My 2020 IBWAA Awards Votes for AL and NL Rookies of the Year

The race for the American League Rookie of the Year Award may have been one of the most entertaining awards races to watch down the stretch with the Chicago White Sox Phenom Luis Robert contending with Kyle Lewis of the Seattle Mariners for much of the season. Unfortunately, the Yankees did not have anyone who really entered the discussion this year, although that doesn't take away from the amazing season that Deivi Garcia and other Yankees enjoyed. Robert and Lewis were just on another level. Meanwhile, in the National League, the pitching side of things showcases a bright future for teams like the Miami Marlins and the Los Angeles Dodgers, but there was a certain guy out in San Diego that has been watching Manny Machado and Fernando Tatis a little too much to lose here in 2020. 

AL Rookie of the Year: Luis Robert (CHW)

For much of the season Robert and Lewis went back-and-forth, but Robert pulled ahead in the final three weeks of the season to secure the award, in my opinion. Robert and Lewis were neck-and-neck for much of the season, but while Lewis came down to Earth just a little, Robert got even better. At one point Robert and his surprise (to some) Chicago White Sox had the top seed in the American League before faltering on the final weekend of the season and settling for a third seed. 

NL Rookie of the Year: Jake Cronenworth (SD)

Listen, I love Dustin May as much as the next guy, and I really enjoyed watching Sixto Sanchez pitch before many of you knew who he was (admittedly, before 2020 I didn't know who he was, but Derek Jeter owns the Miami Marlins so I pay attention to his farm system), but Jake Cronenworth ran away with the NL Rookie of the Year vote in my opinion. Every good young team builds up the middle and the Padres have done with that middle infielder (and relief pitcher, in a pickle) Cronenworth. Cronenworth did a little bit of everything here in 2020 and is probably the most complete package of the three listed.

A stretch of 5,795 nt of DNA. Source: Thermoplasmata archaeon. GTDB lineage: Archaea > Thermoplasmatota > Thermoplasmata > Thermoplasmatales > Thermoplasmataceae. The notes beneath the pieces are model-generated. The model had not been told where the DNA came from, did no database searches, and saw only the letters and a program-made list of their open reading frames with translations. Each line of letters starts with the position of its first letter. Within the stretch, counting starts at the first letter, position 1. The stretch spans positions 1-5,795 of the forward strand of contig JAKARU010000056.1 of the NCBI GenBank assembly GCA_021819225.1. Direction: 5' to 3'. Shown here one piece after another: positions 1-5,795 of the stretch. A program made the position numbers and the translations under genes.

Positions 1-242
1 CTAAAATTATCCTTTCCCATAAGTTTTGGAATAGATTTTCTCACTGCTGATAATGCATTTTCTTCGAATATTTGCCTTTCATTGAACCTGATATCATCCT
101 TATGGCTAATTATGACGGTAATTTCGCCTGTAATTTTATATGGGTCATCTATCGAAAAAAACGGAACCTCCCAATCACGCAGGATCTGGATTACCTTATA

My 2020 IBWAA Awards Votes for AL and NL Cy Young

The 2020 regular season is over and the Most Valuable Players from the offensive side of the game have been voted on, but what about the pitching. Good pitching beats good hitting, right? So, with that said, these guys should be mowing down everyone who was on that MVP list, right? Predictions incoming...

AL Cy Young Award: Shane Beiber (CLE)

There isn't much that really needs to be said here because no one is really anywhere on the level that Shane Beiber is this season. Liam Hendricks is in the discussion, as are Gerrit Cole and Kenta Maeda, but that's only because there is a discussion that needs to be had. Beiber leads in most every statistical category and just pitched out of his mind all season long. Beiber may win today, and may win the AL Cy Young, but I am okay with that as long as Cole wins on Tuesday night in Game One of the postseason. 

NL Cy Young Award: Trevor Bauer